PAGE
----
A Roman Summer: Sights, Spaghetti and Sephora

Trip to Italy: Sights, snacks and Sephora

I had the chance to spend a few days in Italy three weeks ago. This being a beauty blog, let me first tell you they have three fabulous Sephora outlets in Rome and some great regional brands, about which I will talk in a few days.
Why "fabulous" Sephora? Because they give more GWPs than the Dubai branches (who give more freebies than most other countries) and because they had a whopping 20% discount sale (off EVERYTHING) going on when I was there! The day I first hauled, I thought my bill would run up to a four-digit sum, but it only came up to three-digit figures after the discount.
And the soaps! There were so many varieties of Roman soaps! I bought a dozen or so and exceeded my baggage quota.
But Italy wasn't all about Sephora and makeup. I have some 30GB of (medium-sized) photographs from Italy alone. I'll show you a sample selection. Warning: Picture-heavy post!

Check out a few of my favourite sights, snacks and shops in Italy.





San Pietro, Vatican City. The largest church in the world. You can see Michelangelo's famous dome further below.
Basilica San Pietro

St Peter's Square. These are the seats where thousands - yours truly included - sat to meet the Pope on a Wednesday morning (queued from 6 a.m.).
St Peter's Square

The dome overlooking the square, with St Peter's Bell (the small dark square pictured just to the left of the dome). This is the northern Pope Innocent fountain, built in 1490.
Basilica San Pietro, Roma

Bernini's bronze canopy on the High Altar above the tomb of St Peter - you can see the tomb itself from the crypt, but cannot photograph it. 
Bernini's bronze canopy on the High Altar above the tomb of St Peter

Inside San Pietro. The Holy Door is on the top left while the Baptistry Chapel is second from right on the second row. This place is the pinnacle of Renaissance art.
Inside San Pietro


Swiss guards in front of the famous bronze doors. You can either request a Papal audience ticket here or arrange it via your local parish OR your government. I got mine through the Santa Susannah Church.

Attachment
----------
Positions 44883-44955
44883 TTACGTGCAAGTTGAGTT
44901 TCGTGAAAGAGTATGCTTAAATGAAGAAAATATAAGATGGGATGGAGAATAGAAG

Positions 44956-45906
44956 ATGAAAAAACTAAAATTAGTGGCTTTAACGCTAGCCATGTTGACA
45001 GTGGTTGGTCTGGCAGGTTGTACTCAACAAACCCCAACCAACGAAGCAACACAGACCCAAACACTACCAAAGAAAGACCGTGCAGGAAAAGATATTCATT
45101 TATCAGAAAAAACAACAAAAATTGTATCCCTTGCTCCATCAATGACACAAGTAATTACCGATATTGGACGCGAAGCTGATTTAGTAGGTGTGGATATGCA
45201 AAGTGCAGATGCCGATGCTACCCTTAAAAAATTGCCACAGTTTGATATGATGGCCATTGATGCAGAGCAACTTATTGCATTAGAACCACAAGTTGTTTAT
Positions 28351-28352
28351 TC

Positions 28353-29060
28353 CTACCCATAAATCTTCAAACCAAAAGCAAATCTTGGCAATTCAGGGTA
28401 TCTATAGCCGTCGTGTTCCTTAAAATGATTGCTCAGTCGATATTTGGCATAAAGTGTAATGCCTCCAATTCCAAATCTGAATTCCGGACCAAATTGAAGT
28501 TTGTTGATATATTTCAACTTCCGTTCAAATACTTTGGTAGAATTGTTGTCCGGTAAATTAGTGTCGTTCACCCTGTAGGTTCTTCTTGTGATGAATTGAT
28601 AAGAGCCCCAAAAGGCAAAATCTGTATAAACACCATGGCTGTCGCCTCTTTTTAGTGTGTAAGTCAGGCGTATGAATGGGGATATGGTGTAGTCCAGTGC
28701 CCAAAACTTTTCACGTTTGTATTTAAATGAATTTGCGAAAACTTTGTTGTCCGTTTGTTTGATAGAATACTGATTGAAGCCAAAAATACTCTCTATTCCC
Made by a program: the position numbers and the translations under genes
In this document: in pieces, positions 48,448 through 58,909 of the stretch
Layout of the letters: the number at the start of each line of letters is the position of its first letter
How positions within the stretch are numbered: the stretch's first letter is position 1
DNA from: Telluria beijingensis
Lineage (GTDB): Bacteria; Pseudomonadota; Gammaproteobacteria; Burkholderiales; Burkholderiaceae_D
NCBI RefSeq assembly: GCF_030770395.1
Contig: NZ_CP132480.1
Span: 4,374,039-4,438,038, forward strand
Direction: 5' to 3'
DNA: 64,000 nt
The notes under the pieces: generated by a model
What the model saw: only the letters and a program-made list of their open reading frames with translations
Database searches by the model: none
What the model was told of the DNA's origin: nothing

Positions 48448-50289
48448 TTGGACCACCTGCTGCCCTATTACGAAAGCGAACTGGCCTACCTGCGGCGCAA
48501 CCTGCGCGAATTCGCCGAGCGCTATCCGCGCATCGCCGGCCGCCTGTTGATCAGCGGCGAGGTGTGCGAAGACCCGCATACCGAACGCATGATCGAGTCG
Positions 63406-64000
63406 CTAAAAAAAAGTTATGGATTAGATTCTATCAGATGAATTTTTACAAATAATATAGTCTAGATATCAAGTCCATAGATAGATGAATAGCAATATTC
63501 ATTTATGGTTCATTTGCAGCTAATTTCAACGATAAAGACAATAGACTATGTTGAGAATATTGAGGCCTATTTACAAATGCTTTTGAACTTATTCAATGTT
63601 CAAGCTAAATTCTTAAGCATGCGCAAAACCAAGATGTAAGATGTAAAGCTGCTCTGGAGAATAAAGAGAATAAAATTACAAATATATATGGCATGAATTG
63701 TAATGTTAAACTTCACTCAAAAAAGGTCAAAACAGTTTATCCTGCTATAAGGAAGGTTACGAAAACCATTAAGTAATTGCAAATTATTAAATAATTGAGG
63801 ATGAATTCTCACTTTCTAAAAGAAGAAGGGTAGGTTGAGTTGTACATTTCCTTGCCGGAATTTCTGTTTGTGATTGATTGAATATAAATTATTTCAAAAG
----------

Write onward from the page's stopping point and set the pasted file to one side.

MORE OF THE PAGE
Swiss guards in front of the famous bronze doors.

Entrance archway to the Apostolic Palace (above the bronze doors in the previous picture).
Entrance archway to the Apostolic Palace.

 Michelangelo's La Pieta. Now behind glass because a vandal damaged Mother Mary's nose.
  Michaelangelo's La Pieta

Pope Francis in his Popemobile. This was after he passed me, waving. If you ever want to attend a Papal audience, PLEASE ONLY SIT NEAR THE BARRICADES, AT THE EDGE OF THE ROWS. That way you can see the Pope at a distance of three feet. It was a sister at the North American Pontifical College who shared this gem with me - all thanks to her, for, without this info, I would have sat in the middle of nowhere and barely seen the Pope.
Take a closer look at St Peter's Bell on the top left corner.
Pope Francis in his Popemobile


Papal Mass.
Papal Mass.

The path to the Sistine Chapel. Photography is not allowed right inside the ambulatory itself, but I did feast mine eyes on Michelangelo's Last Judgement and The Creation of Man.
Can you spot the Battle of Ostia by Raffaello in this collage?

It is on the third row, to the left.

Inside Vatican Museums. You need a week here alone. I booked online and avoided the few-km-long queues. I think I saw only about 1% of the whole thing, judging from the guide book.
Vatican Museums

The little-known Storia e Magia, tucked away in Via Ottaviano, is paradise on earth. The whole place is divided into six sections - LOTR/Hobbit, Harry Potter, Game of Thrones, Star Wars and Assassin's Creed, and one for ancient/medieval civilisations. I bought Arwen-themed jewellery, Bilbo's sword Sting, the One Ring, 3D posters, a map of Erebor, and a bunch of other memorabilia, and now regret not cartloading a large model of Mount Doom and a full-sized suit of the Knights Templar back with me.
Storia e Magia, tucked away in Via Ottaviano

Il Colosseo. Beware the blokes in gladiator costume who ask if you want to take photos - they charge a whopping 20 euros (and lend you a helmet that spreads dandruff, as I can testify)! You're better off buying other souvenirs or ices in the heat.
 Il Colosseo

The Forum (and a bit of the Palantine).
The Forum (and a bit of the Palantine).


Domus Augustea (House of Augustus Caesar a.k.a Octavian) in the Palantine
Domus Augustea


 Baths of Septimus Severus (Roman Emperor).
 Baths of Septimus Severus

From across the Isola Tiberna (island formed by the river Tiber).
 Isola Tiberna


The Palantino.
The Palantino, Rome